the scale is given in fig. 39. Sup- 1 ' 1 1 1 pose the (¿rawing is to be re- ^

duced one-half, a scale half fig. 39 is to be made, a& in fig. 40; and as each measurement is taken in ■ . , ■ , , t ... . the compasses from fig. 38, it '» a Ts • r « i must be applied to the scale in fife; 4(t fig. 39. Suppose this distance is found to be 6 feet, then the distance of 6 feet must be taken from the scale of fig. 40; and the line thus obtained must be drawn in a situation corresponding to that in fig. 38. The result will be a reduced copy, one-half of the size, as shewn in

Example 38, fig. 41. To reduce by means of the proportional compasses : Having previously set them at the desired mark on the scale attached to each instrument, according to any proportion as desired, all that is necessary to be done is to take any measurement with one end; the distance corresponding to this, reduced or enlarged, is given in the other ends. This being transferred to paper, the desired distance is obtained at k once. To reduce by means of the ordinary compasses, without the use of a scale as just described in figs. 38-41, is a matter requiring greater time, and accuracy of adjustment of the compasses is indispensable. Suppose a b, fig. 41, to be the points representing the intersection of the centre-fines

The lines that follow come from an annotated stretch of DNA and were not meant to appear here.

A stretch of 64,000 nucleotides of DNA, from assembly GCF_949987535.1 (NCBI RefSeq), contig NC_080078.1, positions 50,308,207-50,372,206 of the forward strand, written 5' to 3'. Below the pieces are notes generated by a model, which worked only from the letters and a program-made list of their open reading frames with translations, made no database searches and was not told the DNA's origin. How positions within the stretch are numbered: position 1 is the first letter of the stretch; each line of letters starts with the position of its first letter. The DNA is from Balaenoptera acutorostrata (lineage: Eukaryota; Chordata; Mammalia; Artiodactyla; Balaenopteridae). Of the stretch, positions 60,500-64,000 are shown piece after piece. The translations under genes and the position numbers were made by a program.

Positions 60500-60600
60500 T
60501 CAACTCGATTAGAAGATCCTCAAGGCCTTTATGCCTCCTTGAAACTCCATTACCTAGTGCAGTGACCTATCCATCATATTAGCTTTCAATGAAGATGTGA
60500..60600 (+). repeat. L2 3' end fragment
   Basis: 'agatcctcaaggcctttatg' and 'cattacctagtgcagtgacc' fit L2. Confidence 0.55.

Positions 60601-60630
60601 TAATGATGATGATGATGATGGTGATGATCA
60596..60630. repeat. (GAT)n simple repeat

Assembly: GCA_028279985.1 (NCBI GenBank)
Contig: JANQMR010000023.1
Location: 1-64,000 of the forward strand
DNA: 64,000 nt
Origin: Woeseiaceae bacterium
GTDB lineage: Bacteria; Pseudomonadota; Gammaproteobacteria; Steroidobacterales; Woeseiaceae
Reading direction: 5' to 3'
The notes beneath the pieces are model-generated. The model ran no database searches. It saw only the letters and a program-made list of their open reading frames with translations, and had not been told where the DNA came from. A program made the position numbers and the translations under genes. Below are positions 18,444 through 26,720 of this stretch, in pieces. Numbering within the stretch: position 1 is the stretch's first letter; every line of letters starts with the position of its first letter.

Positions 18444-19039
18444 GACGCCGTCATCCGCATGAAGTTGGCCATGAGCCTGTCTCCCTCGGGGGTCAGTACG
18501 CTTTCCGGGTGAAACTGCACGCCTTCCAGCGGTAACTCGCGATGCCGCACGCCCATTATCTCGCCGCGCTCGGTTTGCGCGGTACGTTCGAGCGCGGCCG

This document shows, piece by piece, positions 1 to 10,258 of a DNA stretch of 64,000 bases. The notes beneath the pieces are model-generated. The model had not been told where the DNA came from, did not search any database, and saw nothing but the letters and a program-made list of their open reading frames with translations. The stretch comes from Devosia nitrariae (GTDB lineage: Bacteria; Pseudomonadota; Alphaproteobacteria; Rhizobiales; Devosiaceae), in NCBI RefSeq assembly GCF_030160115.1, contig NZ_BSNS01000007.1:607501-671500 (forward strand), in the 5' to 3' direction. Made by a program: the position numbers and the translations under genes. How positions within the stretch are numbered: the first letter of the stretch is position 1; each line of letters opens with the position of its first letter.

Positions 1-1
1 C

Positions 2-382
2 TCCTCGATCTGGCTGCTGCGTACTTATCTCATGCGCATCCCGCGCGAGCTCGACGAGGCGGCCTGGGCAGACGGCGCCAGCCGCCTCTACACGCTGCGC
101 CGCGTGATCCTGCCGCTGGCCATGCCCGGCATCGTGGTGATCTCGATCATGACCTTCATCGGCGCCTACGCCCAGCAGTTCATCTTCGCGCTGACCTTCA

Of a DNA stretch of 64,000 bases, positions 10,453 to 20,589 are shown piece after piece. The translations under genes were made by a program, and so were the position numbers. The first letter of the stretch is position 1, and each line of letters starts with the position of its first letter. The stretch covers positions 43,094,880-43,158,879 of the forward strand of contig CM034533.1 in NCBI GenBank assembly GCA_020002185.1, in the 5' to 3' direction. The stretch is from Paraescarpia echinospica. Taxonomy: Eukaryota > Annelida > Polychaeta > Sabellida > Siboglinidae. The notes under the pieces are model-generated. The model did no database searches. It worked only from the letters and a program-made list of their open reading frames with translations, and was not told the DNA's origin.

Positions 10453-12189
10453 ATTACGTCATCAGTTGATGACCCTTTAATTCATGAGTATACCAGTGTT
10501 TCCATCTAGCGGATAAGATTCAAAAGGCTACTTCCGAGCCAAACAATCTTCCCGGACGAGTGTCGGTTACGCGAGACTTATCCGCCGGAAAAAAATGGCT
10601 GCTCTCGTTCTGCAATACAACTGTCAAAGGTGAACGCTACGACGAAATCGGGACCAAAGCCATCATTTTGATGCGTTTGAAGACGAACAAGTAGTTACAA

of the parts a, b with the base-line ab, and that a line corresponding to the centre-line from a was drawn on paper, and that half the distance aft in the copy was to be transferred to the paper, half of a b would have to be found in the first place on the copy and transferred. By proceeding thus, a copy of £g. 41, but only half its size, would be obtained. The enlargement of figures is exactly the converse of what we have described in figs. 38-41.

Example 39, ^fig. 42, is a drawing which is reduced half in

Example 40, fig. 43.

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